What's In Our DNA (Dialectical Theology, part 7 of many)
I see three governing assumptions that come down from the time of merger.
(1) We are going to be bigger. The merger generation assumed that we were poised to become the religious movement that captured the emerging new consensus: progressive, modernist, liberal, cosmopolitan, tolerant. Millions of people were coming our way; our work was to make them room.
The problem with the assumption that we are the verge of growth is that it has created a recurring frustration, a nagging "what is wrong with us?" bouncing around in our collective heads.
(2) The merger generation thought that public ministry was our most important work. The President would be our public spokesperson, and their ideal ministry setting was the steps of the Capitol.
The problem with the assumption that public ministry was the most important work is that we ride up and down with the state of other movements in the society. The long period of conservative cultural dominance (1980-2012) was dispiriting and demoralizing.
(3) The questions that were glossed over, ignored, or delegated away at the time of merger come down to us now as questions that the UUA has no means to address. The merger generation delegated theological and liturgical questions to the local congregations. The question of ecclesiology was glossed over. After all, the new denomination already had churches, and did not need to answer the questions of what is a congregation, who is it for, how is it formed, what does it do?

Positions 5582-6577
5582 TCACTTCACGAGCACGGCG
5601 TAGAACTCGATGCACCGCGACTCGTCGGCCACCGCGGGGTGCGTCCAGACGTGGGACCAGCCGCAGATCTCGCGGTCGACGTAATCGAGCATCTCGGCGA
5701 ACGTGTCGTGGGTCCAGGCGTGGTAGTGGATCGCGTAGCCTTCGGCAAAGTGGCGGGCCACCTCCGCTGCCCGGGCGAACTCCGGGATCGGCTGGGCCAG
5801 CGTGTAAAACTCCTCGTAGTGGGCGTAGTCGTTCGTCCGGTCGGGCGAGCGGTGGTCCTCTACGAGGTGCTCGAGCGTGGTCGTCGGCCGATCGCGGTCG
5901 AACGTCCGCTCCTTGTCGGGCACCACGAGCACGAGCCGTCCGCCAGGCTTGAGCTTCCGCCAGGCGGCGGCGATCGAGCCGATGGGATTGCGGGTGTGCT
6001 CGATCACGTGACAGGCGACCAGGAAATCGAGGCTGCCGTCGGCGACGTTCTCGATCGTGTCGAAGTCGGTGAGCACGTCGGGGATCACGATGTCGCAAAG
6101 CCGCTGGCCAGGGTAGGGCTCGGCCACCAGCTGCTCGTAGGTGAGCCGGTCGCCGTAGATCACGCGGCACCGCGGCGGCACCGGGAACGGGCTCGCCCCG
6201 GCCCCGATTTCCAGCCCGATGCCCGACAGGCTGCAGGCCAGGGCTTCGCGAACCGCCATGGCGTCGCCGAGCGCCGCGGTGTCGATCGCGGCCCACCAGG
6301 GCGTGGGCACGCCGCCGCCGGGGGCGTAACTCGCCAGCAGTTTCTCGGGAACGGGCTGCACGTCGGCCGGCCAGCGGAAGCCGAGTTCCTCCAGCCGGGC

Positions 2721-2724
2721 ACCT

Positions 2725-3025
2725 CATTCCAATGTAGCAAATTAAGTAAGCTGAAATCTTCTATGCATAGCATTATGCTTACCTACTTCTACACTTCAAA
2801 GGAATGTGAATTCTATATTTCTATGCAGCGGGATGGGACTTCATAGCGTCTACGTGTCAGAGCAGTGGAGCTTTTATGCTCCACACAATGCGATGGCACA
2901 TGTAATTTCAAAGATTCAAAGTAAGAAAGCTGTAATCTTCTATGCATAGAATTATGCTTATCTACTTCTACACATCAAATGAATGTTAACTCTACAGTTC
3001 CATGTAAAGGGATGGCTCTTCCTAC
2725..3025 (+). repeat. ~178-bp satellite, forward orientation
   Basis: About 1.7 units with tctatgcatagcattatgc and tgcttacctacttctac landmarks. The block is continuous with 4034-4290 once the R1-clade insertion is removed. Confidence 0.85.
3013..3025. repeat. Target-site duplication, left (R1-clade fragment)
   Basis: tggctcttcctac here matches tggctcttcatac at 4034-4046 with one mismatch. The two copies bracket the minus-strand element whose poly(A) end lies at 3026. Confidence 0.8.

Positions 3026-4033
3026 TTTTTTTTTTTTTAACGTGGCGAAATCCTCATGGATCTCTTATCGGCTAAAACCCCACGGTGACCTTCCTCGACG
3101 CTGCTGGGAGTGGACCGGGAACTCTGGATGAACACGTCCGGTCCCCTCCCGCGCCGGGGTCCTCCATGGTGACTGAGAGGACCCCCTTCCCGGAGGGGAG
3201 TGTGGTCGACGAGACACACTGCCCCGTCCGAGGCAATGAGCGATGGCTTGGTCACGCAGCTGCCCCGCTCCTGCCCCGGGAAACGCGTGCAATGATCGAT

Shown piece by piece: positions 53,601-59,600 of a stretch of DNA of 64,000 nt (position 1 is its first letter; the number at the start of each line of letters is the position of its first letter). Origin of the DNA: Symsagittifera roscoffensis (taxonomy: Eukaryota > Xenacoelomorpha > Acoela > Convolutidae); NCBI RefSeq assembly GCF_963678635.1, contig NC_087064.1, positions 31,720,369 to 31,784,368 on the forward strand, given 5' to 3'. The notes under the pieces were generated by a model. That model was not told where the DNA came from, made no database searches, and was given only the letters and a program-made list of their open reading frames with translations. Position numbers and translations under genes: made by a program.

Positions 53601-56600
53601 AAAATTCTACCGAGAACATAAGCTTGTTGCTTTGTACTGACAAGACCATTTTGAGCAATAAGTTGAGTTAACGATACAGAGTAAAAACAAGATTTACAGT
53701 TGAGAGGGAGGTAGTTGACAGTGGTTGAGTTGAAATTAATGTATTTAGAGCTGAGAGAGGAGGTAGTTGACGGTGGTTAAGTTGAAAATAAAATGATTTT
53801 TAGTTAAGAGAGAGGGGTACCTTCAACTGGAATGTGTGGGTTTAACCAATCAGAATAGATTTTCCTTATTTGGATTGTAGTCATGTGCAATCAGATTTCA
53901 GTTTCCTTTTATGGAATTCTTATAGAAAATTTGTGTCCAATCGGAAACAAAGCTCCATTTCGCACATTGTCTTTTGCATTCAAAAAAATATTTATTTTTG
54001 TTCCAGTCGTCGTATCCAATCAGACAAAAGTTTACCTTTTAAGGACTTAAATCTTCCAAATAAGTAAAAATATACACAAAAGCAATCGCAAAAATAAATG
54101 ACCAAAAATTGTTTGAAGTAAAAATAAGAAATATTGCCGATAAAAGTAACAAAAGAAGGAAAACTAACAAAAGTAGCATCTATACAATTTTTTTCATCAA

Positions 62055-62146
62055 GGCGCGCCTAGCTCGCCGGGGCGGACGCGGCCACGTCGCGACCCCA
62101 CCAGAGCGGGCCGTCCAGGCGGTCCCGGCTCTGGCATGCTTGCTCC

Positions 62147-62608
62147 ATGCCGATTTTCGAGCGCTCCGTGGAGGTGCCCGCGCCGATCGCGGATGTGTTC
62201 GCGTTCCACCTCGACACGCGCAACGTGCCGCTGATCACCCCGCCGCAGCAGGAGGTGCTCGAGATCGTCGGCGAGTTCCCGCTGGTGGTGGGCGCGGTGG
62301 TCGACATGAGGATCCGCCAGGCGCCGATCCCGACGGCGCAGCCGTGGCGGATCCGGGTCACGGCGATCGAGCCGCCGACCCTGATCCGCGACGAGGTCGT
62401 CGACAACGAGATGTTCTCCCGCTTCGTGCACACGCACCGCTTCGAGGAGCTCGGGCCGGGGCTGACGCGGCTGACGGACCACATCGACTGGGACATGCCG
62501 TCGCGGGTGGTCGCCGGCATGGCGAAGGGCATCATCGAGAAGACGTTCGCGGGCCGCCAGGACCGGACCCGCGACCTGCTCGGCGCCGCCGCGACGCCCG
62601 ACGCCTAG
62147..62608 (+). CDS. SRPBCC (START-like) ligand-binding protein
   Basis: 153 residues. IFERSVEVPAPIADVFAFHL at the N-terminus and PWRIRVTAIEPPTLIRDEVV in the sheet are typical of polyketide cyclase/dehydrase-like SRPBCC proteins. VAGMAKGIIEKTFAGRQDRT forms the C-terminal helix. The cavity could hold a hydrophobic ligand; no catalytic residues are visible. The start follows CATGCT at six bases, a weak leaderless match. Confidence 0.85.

A case in point: The UU consensus on theology as expressed in liturgy has emerged as "belief in God is not a primary religious question. Religious liberals consider it an open question, with which much of humankind struggles. Our congregations' liturgical practices should not close this question but allow for it to remain alive for worshippers." It could be phrased in many different ways, but my impression is that this is the rough approximation of how most of our ministers set the boundaries of their liturgical practice and preaching.
Yet, how much energy has been wasted over the decades in local congregations over conflicts and complaints about this question. A rough consensus has emerged among our religious leaders, but no forum exists for articulating the consensus on a denominational level, or even having the conversation. We assume, which is an assumption that is in our DNA, that this are not even a legitimate question.